Modern genome science is a highly collaborative effort and it would be very difficult, if not impossible, to be successful without a network of excellent mentors and colleagues.  


University of Cambridge, UK (homepage)

Richard was my PhD advisor. Since the early days of the Human Genome Project he has accumulated vast experience in population genetics, bioinformatics, and designing large scale genomic studies.     


University of Oslo, Norway (homepage)

I have been collaborating with Micha since early 2016, learning from his deep knowledge of phylogenomics. We also organise workshops together.   


University of Cambridge, UK (homepage)

Eric introduced me to the amazing evolution of cichlid fishes. I kept an association with his lab throughout my time in Cambridge and contributed microRNA gene annotation for the first cichlid genomes while working there (Brawand et al., 2014)   


Columbia University, NY, USA (homepage)

This is a new collaboration. Molly is an accomplished population geneticist and one of the best experts in the field of evolutionary studies of meiotic recombination. 


University of Basel, Switzerland (homepage)

I have been working in Walter's lab as a postdoc, learning evolutionary theory, especially about adaptive radiations - see our cichlid genomics review (Svardal et al., 2020) and comment on Malawi ecology (Malinsky & Salzburger, 2016). I also contributed to the main lab research program (Ronco et al., 2020), and am trying to figure out the genetic basis of phenotypic convergence in cichlids (ongoing).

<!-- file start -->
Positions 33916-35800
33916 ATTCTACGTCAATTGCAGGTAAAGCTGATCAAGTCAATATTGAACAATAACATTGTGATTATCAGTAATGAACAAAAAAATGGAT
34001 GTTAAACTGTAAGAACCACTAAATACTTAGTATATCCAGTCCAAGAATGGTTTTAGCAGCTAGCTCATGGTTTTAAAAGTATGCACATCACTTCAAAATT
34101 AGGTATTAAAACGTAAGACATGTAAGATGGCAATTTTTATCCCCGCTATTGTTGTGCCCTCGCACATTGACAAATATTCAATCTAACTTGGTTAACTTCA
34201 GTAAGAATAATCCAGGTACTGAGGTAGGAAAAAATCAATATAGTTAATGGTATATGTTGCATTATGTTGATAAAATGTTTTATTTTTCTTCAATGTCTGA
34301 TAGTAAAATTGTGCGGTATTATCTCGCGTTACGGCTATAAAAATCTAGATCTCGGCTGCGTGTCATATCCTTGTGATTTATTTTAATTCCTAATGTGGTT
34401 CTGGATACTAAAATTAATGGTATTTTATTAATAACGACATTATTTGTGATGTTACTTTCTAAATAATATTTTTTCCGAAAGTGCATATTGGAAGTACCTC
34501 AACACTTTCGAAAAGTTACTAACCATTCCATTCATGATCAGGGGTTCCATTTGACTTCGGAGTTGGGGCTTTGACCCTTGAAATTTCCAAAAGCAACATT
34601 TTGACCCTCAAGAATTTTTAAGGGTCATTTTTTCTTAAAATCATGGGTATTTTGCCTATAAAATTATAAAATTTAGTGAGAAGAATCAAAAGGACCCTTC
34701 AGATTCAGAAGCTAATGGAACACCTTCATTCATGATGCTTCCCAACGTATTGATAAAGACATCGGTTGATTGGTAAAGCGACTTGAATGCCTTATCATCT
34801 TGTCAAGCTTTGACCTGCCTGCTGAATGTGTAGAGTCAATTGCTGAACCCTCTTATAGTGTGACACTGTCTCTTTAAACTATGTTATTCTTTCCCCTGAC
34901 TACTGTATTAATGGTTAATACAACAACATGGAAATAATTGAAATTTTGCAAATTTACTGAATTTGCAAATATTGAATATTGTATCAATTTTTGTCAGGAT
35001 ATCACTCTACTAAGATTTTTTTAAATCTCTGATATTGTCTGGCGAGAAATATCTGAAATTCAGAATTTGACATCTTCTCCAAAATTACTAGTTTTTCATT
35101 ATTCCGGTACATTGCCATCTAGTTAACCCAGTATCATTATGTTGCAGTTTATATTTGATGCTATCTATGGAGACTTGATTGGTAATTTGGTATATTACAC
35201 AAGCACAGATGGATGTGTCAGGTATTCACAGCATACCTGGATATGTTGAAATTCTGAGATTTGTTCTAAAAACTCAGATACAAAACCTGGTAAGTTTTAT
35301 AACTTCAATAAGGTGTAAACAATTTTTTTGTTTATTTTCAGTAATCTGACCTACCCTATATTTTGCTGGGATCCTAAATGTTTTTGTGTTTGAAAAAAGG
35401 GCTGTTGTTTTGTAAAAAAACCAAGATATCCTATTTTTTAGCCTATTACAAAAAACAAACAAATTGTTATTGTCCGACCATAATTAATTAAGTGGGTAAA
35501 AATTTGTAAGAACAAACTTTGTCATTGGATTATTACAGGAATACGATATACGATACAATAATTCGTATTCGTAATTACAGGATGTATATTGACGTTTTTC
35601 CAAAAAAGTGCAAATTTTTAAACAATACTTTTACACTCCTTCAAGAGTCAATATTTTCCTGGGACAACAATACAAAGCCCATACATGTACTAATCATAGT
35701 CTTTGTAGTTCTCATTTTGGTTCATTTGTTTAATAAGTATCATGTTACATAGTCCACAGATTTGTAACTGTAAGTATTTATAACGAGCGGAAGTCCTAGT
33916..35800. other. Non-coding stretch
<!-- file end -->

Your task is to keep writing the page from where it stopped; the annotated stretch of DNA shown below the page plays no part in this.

EAWAG & University of Bern, Switzerland (homepage)

This is a new collaboration. Ole brings in additional expertise in speciation and adaptive radiation research, and especially in-depth knowledge of Lake Victoria cichlids - making it possible to combine data from all three East African Great Lake radiations in one study.


University of Antwerp, Belgium (homepage)

I have been collaborating with Hannes since our days together in the Durbin lab. In our work together, his special contributions focused on gene flow, in the Lake Malawi (Malinsky et al., 2018 and Svardal et al., 2020), broadly in cichlids (Svardal et al., 2020b) and methodological contributions to Dsuite (Malinsky et al. 2020).  


University of Bangor, UK (homepage)

George's scientific focus is largely on cichlids of the Lake Malawi area. His work and vision was key to the study of speciation Lake Masoko in southern Tanzania (Malinsky et al., 2015), and his expertise was invaluable to the Lake Malawi study (Malinsky et al., 2018). George introduced me to fieldwork, with a leading role on three expeditions to East Africa - including the Malawi sampling for the collection at Cambridge Zoology Museum.